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The Concordia University Connection
Concordia University was founded in 1905 in Northeast Portland by German pioneers to the Pacific Northwest. About that same time, Volga German immigrants to Portland began settling the nearby neighborhood called Albina and a thriving community developed. These Volga Germans and their descendants are now scattered throughout the Portland metropolitan area, but Concordia University remains as a vibrant part of the local community they once called home.

Concordia University - Portland has a special affinity with the Volga German community. Its campus in Northeast Portland is in the neighborhood where Portland's Volga German settlement began in 1882 which eventually grew to over 500 families. Concordia also shares a cultural connection as an organization owned by the historically German Lutheran Church - Missouri Synod.

Rationale for Establishing the Center

Rationale for creating the Center for Volga German Studies includes the following:

1. Support of the Mission and Vision of Concordia University

Concordia’s mission as a Christian university is to prepare leaders for the transformation of society. A thorough knowledge and understanding of one’s own heritage serves as a secure foothold for strengthening one’s ability to transform the future.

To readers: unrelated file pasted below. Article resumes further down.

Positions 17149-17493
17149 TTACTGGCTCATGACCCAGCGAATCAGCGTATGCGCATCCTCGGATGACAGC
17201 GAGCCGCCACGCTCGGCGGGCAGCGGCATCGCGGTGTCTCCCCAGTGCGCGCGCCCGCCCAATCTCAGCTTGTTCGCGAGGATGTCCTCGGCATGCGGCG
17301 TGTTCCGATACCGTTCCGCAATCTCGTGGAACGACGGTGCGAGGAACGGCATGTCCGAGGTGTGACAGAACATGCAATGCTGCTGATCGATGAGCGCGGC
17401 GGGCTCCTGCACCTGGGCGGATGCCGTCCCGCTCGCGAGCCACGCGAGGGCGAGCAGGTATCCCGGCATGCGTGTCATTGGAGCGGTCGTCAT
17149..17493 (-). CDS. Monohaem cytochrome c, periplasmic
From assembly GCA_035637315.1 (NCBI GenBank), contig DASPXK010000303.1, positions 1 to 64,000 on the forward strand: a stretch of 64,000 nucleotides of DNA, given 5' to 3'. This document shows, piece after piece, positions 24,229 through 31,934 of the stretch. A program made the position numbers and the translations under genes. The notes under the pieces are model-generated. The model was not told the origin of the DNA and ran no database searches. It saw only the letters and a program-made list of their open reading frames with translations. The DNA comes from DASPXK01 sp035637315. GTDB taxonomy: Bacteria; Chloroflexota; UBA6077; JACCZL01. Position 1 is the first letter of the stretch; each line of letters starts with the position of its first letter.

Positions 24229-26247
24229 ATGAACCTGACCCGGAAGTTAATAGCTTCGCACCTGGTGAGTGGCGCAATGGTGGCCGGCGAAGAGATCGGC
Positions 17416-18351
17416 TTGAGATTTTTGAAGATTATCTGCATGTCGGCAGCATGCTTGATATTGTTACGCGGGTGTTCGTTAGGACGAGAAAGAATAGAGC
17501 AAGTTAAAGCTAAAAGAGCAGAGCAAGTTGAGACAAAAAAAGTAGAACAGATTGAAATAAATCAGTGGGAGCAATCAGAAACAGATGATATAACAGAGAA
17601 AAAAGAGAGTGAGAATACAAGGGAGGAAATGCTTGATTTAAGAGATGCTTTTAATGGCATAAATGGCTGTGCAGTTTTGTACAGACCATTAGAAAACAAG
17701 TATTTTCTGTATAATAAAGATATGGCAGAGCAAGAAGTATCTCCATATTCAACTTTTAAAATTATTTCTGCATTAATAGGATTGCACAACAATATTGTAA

One of CU’s Strategic Vision Elements is to build and hold a strong regional reputation. The collections and publications of the Center for Volga German Studies will continue to strengthen CU’s reputation as a premier Lutheran university in the Pacific Northwest.

Another of CU’s Strategic Vision Elements is to use innovative educational delivery systems in the accomplishment of its goals. Through the clearing-house component of the CVGS, the technologies of the online delivery will be used to provide remote access to many of the resources and personnel expertise of the leaders and staff of the CVGS.

2. Support of Concordia University’s Institutional Objectives

One of CU’s institutional objectives (Faculty Handbook, 0.070) is to participate in community and neighborhood affairs. CU is the neighborhood academic institution with a history almost as long as that of the Volga Germans who settled in the adjoining neighborhood of Albina. Participation in the study of this unique ethnic group will establish CU as a partner in community and neighborhood service at an academic level.